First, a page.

Industry Operators evaluate the various management options in a bid to find the most cost effective approach to handling their produced water. For instance, Shell established a offshore processing options for oil platforms program with which, it attempts to minimize water production, reduce costs of produced water treatment and considers opportunities for existing facilities to handle larger volumes of produced water [ 12 ]. The Management options can be described in terms of a three tiered system, which is implemented consecutively.

They include as follows:. The aim of this tier is to reduce the volume of water produced from the oil production well. This is achieved by modifying the existing processes, adapting technologies old and new or substituting products to ensure that less water is generated from the onset. Tier 1 option presents great opportunity to better protect the environment as well as to save some costs.

Following the implementation of the Tier 1 option, Tier 2 option is employed depending on the end use of the produced water. The type of reuse option that would be considered is usually dependent on the cost of produced water treatment.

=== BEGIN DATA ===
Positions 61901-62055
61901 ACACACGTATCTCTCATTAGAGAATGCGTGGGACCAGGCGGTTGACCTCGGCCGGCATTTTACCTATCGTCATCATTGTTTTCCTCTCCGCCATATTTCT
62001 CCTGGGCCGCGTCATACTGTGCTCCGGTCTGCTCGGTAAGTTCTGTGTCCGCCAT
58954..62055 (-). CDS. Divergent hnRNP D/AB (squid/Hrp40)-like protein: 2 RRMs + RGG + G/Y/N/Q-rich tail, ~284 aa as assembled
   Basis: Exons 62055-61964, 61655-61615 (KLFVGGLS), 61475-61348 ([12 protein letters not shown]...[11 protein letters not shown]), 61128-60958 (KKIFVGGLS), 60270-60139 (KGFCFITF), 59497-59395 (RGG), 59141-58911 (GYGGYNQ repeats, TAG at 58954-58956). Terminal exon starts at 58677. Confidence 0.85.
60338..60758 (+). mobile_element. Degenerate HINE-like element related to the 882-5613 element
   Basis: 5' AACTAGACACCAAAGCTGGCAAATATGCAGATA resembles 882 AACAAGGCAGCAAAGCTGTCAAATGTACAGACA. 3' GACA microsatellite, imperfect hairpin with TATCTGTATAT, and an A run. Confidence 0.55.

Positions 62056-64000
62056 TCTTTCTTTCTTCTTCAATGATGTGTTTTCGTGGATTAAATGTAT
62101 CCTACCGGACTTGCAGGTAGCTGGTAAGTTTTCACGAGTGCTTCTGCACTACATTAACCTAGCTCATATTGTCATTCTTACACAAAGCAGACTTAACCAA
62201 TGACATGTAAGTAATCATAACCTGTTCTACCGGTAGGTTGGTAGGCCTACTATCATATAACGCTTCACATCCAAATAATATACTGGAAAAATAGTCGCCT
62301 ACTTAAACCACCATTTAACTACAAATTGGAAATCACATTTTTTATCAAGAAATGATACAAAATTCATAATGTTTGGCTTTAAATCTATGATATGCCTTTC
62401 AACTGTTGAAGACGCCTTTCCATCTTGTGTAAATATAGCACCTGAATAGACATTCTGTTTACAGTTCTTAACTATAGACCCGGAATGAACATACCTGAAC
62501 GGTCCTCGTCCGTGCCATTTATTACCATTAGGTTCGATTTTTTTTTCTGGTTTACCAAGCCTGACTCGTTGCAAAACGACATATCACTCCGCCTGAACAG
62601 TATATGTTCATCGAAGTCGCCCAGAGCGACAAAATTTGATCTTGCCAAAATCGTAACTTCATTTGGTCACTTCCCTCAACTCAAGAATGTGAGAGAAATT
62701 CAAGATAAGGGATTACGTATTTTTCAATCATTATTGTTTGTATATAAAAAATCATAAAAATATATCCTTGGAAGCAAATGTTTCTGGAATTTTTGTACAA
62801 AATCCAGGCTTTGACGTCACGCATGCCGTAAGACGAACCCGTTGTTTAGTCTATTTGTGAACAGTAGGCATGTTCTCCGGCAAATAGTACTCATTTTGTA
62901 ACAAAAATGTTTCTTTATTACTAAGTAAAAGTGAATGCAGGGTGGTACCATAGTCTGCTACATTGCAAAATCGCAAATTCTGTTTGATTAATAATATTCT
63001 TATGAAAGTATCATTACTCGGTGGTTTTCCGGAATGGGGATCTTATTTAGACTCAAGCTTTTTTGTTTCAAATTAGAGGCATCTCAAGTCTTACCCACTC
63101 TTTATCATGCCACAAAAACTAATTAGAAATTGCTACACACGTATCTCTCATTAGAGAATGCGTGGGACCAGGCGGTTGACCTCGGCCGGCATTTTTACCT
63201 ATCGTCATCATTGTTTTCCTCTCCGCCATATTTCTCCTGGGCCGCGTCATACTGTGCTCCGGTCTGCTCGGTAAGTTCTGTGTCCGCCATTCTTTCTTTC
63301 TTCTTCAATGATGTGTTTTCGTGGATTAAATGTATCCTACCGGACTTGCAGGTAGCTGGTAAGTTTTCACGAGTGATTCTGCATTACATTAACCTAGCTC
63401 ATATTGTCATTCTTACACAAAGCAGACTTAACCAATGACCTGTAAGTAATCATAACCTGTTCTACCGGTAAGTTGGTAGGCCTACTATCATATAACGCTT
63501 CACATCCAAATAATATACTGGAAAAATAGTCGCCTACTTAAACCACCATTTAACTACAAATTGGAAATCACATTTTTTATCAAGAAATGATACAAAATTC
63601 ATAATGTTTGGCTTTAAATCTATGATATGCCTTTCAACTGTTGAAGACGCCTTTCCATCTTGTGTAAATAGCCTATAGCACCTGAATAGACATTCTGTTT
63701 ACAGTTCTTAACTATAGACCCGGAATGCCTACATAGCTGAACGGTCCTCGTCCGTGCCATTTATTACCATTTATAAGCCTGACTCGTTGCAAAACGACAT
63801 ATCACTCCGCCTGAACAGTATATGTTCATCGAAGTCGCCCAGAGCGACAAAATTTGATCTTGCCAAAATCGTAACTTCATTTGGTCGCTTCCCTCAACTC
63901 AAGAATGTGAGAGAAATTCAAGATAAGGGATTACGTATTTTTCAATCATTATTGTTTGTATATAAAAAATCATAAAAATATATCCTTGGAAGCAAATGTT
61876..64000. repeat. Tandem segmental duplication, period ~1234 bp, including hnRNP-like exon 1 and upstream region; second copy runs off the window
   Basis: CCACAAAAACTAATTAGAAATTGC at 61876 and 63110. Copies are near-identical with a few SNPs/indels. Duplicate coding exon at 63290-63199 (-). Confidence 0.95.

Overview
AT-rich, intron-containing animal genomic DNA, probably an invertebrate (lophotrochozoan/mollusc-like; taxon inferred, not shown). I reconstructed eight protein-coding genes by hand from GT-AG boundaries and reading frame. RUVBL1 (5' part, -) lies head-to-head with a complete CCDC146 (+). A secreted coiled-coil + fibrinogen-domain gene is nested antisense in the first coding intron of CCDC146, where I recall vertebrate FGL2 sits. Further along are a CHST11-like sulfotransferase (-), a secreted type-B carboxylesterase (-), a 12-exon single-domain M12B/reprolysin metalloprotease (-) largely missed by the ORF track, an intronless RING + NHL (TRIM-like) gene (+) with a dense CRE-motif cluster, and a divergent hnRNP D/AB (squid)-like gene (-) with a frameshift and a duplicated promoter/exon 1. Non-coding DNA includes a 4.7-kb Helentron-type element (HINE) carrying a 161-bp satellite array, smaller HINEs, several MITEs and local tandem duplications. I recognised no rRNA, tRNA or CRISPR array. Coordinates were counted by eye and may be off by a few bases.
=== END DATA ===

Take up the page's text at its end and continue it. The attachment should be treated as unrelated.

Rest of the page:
This is evident at the later stages of the life cycle of the producing reservoir or well. However, at the early stages of oil production, produced water poses a great disposal challenge, especially in the offshore environment since no injection water is required.

In this, the produced water is treated prior to discharge or disposal. The treatment process or technology to be used depends on nature of water body receiving the treated produced water or the quality of water needed. At present, over seventy international conventions and agreements are directly relates with protecting the marine environment [ 13 ]. However, not one of these conventions and agreements is exclusively devoted to regulating offshore oil production [ 14 ].